In a series of cases, the Supreme Court has clarified the standards for ascertaining a racial gerrymandering claim under the Equal Protection Clause. For example, the Court has determined that successful claims of racial gerrymandering require plaintiffs to prove that racial considerations were “dominant and controlling” in the creation of the districts at issue.10 The Court has also held that in determining whether race is a predominant factor in the redistricting process, and thereby triggering strict scrutiny, a court must engage in a district-by-district analysis instead of analyzing the state as an undifferentiated whole.11 Further, according to the Court, plaintiffs challenging a state legislative redistricting plan on racial gerrymandering grounds need not prove, as a threshold matter, that the plan conflicts with traditional redistricting criteria.12 Nonetheless, the Court has held that plaintiffs need “to overcome the presumption of legislative good faith” by demonstrating that a legislature drew a redistricting map “with invidious intent.” 13
- In a 1993 ruling, Shaw v. Reno, the Supreme Court first recognized a claim of racial gerrymandering, holding that the challengers to a redistricting plan had stated a claim under the Equal Protection Clause of the Constitution. See 509 U.S. 630, 639–52 (1993) [hereinafter Shaw I].
- 52 U.S.C. §§ 10301, 10303(f).
- 478 U.S. 30 (1986).
- Id. at 50–51 (citation omitted). The three requirements set forth in Thornburg v. Gingles for a Section 2 claim apply to single-member districts as well as to multi-member districts. See Growe v. Emison, 507 U.S. 25, 40–41 (1993) ( “It would be peculiar to conclude that a vote-dilution challenge to the (more dangerous) multimember district requires a higher threshold showing than a vote-fragmentation challenge to a single-member district.” ).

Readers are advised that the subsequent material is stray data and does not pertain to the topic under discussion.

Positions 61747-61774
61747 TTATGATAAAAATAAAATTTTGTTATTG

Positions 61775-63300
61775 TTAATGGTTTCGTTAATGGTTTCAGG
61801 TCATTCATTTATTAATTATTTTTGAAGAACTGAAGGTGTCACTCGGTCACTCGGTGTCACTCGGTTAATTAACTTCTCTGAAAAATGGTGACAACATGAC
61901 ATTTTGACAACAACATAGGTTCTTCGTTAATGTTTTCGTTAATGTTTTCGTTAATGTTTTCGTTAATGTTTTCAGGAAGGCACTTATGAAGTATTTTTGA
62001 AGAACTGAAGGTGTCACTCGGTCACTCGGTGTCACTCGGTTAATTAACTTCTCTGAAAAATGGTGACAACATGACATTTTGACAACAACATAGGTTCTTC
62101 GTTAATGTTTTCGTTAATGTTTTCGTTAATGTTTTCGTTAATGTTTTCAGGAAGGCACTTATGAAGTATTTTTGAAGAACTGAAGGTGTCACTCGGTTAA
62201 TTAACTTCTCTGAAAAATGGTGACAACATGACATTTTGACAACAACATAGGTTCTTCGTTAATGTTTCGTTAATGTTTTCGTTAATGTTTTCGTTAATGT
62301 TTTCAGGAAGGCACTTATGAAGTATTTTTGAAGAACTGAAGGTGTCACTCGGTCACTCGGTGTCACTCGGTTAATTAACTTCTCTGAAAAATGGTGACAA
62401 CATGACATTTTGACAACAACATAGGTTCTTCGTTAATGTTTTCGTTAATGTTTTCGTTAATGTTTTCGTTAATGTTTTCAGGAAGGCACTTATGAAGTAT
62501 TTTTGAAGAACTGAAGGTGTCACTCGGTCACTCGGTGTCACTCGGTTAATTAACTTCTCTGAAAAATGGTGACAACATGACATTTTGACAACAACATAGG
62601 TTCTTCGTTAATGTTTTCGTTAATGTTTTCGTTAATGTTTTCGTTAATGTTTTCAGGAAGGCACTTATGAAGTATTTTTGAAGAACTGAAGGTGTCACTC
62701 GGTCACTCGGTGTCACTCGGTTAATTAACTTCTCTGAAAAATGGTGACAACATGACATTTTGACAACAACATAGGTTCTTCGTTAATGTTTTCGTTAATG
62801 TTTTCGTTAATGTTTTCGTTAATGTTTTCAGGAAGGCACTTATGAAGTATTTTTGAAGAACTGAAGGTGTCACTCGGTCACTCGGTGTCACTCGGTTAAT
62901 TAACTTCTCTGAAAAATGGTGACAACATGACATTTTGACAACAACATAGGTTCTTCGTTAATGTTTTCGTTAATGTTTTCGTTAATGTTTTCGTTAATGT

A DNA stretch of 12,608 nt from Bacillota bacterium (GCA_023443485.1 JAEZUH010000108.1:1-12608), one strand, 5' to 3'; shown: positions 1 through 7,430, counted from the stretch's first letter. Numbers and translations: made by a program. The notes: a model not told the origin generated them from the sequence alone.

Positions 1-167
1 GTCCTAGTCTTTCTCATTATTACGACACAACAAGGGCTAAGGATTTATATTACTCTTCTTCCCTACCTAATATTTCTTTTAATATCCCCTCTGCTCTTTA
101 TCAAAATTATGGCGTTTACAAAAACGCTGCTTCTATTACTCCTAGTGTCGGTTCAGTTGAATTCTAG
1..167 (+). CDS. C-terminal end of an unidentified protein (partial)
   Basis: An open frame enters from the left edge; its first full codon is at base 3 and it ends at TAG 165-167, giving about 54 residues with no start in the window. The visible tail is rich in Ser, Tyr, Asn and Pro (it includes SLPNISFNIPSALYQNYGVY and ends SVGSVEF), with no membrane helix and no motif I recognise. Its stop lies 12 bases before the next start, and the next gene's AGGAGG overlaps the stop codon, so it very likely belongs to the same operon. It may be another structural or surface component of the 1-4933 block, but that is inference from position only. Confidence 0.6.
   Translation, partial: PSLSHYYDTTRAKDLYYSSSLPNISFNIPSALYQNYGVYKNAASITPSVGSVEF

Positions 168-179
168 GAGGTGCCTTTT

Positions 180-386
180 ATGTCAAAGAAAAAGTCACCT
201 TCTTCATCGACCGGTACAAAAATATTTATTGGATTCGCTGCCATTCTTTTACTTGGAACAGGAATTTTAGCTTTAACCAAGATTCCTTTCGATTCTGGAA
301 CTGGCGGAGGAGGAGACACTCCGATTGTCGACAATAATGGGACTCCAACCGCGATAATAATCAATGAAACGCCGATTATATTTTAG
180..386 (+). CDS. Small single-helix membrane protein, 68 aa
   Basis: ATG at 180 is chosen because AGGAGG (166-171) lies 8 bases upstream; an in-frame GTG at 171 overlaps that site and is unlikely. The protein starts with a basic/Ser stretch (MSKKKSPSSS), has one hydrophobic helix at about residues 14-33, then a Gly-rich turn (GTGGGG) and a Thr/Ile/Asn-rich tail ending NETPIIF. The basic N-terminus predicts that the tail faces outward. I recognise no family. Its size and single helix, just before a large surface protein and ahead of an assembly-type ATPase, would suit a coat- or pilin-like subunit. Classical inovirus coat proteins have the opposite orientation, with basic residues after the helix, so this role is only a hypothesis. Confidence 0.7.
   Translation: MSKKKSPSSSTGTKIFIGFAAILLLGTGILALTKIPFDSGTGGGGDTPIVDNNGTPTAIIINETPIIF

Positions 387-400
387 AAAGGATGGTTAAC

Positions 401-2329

- 556 U.S. 1, 25–26 (2009) (plurality opinion).
- See Miller v. Johnson, 515 U. S. 900, 916 (1995). See also, e.g., Vieth v. Jubelirer, 541 U.S. 267, 348 (2004) (listing traditional redistricting criteria to include contiguity, compactness, respect for political subdivisions, and conformity with geographic features like rivers and mountains).
- Miller, 515 U.S. at 916.
- See, e.g., Shaw I, 509 U.S. at 641 ( “Our focus is on appellants’ claim that the State engaged in unconstitutional racial gerrymandering.” )
- See, e.g., id. at 653–57 (holding that if district lines are drawn for the purpose of separating voters based on race, a court must apply strict scrutiny review); Miller, 515 U.S. at 912–13 (holding that strict scrutiny applies when race is the predominant factor and traditional redistricting principles have been subordinated); Bush v. Vera, 517 U.S. 952, 958–65 (1996) (holding that departing from sound principles of redistricting defeats the claim that districts are narrowly tailored to address the effects of racial discrimination).
- See Easley v. Cromartie, 532 U.S. 234 (2001).
- See Ala. Legis. Black Caucus v. Alabama, 575 U.S. 254, 262 (2015).
- See Bethune-Hill v. Va. State Bd. of Elections, No. 15-680, slip op. at 10 (U.S. Mar. 1, 2017) (holding that “a conflict or inconsistency between the enacted plan and traditional redistricting criteria is not a threshold requirement or a mandatory precondition in order for a challenger to establish a claim of racial gerrymandering.” ).
- Abbott v. Perez, No. 17-586, slip op. at 23 (U.S. June 25, 2018).